The International Monetary Fund (IMF) last week released its World Economic Outlook update for October 2013 and according to the sub-Saharan African regional outlook, softening and increasingly volatile global economic conditions are expected to have only a moderate downward impact on sub-Saharan Africa this year and next.
Growth is projected to remain robust at about 5% in 2013 and 6% in 2014, backed by continuing investment in infrastructure and productive capacity. This outlook is not as strong as portrayed in the May 2013 edition of the economic outlook report, reflecting, in part, a more adverse external environment – characterised by rising financing costs, less dynamic emerging market economies, and less favourable commodity prices – as well as diverse domestic factors. However, the magnitude of the revisions is modest (-0.7% of GDP on average in 2013 and -0.1% in 2014).
Most of the major risks to the outlook for the region stem from external factors. Large but plausible temporary international commodity price shocks would not derail average headline growth in sub-Saharan Africa, but growth and current account balances could be significantly affected in some resource-intensive countries. Other risks to the outlook include further weakening in emerging market economies (including some of sub-Saharan Africa’s new economic partners) or in advanced economies. Home-grown hazards, such as those related to weather-driven supply shocks or political events, pose important risks to individual countries and perhaps their immediate surroundings, but are less of a regional threat.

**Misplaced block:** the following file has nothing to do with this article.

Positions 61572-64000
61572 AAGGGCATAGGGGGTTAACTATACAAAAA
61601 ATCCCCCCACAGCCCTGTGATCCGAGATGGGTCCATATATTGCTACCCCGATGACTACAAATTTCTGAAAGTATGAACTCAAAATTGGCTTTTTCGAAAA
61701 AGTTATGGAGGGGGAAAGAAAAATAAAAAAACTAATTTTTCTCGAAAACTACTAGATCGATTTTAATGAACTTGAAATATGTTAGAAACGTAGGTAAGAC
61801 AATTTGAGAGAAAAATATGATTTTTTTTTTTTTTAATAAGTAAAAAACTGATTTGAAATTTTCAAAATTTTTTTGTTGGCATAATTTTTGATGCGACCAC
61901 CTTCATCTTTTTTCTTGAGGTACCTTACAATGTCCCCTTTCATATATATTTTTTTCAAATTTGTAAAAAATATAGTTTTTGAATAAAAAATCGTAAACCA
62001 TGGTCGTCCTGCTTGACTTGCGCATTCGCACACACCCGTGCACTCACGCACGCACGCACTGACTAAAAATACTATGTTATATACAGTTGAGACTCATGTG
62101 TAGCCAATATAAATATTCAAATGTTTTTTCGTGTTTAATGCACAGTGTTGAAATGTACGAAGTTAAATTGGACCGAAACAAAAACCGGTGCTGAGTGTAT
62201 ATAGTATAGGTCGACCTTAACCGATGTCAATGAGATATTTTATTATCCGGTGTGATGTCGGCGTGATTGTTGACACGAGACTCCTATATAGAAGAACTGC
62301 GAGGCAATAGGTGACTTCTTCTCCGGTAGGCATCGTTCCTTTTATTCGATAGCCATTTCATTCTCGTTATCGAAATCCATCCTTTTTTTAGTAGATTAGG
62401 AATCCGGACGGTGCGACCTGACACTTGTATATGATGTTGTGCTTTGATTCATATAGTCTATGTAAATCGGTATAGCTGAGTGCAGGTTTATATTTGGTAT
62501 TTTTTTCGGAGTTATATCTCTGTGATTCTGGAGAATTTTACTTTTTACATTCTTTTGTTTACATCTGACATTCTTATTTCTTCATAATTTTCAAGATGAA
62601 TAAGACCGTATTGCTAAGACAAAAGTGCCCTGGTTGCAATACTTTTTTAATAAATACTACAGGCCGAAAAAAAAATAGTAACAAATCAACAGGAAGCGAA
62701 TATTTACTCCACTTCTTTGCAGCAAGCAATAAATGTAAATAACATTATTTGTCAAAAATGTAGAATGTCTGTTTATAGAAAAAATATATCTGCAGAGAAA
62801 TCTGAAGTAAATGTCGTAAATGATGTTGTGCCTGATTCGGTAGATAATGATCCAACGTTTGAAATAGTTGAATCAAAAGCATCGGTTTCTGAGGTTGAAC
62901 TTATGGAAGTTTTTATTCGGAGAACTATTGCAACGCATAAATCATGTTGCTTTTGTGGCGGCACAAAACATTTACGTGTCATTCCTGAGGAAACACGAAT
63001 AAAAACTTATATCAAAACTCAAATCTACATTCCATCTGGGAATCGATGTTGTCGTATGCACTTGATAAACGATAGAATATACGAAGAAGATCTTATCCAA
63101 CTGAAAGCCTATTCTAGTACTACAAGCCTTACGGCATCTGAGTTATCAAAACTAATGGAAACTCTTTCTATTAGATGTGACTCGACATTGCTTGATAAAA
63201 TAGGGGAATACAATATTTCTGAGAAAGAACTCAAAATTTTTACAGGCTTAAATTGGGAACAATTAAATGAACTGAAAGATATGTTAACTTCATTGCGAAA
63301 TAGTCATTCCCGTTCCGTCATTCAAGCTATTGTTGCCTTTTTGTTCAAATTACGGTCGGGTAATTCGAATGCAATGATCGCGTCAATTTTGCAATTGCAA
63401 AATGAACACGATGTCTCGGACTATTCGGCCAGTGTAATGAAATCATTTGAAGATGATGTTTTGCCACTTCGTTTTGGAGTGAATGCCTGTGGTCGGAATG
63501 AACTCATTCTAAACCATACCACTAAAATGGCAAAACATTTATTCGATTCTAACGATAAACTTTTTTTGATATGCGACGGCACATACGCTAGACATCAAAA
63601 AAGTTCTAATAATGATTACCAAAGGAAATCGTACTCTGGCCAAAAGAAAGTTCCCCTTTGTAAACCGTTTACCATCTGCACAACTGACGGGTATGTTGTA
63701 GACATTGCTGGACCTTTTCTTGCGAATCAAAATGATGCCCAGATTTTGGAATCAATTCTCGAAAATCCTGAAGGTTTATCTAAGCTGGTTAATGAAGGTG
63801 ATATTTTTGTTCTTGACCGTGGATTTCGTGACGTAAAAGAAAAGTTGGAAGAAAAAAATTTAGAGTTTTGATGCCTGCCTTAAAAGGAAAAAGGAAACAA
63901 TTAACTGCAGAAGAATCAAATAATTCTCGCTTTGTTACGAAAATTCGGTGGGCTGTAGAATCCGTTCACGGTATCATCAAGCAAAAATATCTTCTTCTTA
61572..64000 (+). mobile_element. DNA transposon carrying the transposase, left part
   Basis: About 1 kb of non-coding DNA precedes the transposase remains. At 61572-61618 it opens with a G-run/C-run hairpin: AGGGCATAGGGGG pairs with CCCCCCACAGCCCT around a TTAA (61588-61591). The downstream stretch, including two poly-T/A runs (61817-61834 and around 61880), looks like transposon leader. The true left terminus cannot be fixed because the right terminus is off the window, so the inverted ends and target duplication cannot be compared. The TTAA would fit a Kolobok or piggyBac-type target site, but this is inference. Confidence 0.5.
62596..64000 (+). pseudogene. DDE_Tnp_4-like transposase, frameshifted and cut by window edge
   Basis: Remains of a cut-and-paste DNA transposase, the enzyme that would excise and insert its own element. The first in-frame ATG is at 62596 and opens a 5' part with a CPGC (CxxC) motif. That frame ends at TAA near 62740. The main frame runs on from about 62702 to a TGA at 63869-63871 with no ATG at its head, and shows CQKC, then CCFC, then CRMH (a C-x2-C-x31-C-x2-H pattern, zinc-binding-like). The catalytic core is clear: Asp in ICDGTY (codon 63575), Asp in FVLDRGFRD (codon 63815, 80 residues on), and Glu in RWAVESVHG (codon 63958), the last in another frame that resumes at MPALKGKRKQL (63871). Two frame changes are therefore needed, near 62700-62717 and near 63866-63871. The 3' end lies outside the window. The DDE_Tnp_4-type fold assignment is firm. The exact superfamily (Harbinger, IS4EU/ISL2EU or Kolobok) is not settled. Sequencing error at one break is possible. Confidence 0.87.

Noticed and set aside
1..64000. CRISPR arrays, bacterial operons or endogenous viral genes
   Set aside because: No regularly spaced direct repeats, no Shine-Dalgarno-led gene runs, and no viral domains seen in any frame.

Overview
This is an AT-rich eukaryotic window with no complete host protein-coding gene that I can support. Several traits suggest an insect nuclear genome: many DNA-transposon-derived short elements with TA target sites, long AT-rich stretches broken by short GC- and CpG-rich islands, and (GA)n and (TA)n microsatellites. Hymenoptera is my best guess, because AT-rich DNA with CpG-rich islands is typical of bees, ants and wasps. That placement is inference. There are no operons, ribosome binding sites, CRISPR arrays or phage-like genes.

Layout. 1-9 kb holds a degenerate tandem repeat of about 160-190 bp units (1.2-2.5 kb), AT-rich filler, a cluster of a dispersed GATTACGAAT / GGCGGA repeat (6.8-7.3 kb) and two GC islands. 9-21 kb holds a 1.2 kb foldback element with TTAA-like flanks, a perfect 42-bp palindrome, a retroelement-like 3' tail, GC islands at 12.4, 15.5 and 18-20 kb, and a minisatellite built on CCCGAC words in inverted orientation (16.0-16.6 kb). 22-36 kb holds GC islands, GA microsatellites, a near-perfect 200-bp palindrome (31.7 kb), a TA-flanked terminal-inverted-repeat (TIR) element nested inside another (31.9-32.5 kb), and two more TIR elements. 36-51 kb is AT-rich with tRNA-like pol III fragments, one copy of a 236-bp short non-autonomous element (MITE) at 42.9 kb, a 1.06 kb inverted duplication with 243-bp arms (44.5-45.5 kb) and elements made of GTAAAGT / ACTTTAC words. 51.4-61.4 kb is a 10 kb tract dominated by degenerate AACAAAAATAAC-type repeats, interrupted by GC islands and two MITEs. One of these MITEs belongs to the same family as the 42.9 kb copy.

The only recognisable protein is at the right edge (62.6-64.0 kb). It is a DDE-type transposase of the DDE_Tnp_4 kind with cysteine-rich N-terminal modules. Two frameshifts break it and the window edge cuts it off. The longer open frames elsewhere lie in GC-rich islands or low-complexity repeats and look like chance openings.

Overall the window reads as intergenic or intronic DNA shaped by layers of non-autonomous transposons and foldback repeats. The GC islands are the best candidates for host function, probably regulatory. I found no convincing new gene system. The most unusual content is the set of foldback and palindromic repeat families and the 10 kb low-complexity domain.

The recent widening of the current account deficit in many countries in sub-Saharan Africa reflects, in most cases, increased investment in export-oriented activities and infrastructure, notes the IMF. To a significant extent the increased deficits are being financed by foreign direct investment and capital transfers. Nevertheless, there are some economies in which the deficits have been accompanied by lower saving or higher external borrowing, giving rise to some concern.
Fiscal deficits have remained elevated in a large set of countries since the global crisis. Although in most countries government debt remains manageable, a few cases now need fiscal consolidation to ensure sustainability of the public finances in the medium term or to rebuild buffers. In many low-income countries, revenue mobilisation remains a priority to provide resources for social and capital spending. Monetary policy settings seem appropriate in most countries, as inflation continues to moderate in an environment of benign food price dynamics.
Looking ahead, policy makers should focus on structural reforms for growth and inclusiveness, and will need to grapple with the risks of a lasting reduction in momentum in commodity prices as the world economy transitions towards a new configuration of growth drivers, concludes the broad overview summary, but all in all, sub-Saharan Africa remains on a positive growth trajectory which should continue to be markets positive despite any shocks that may have a short term negative effect.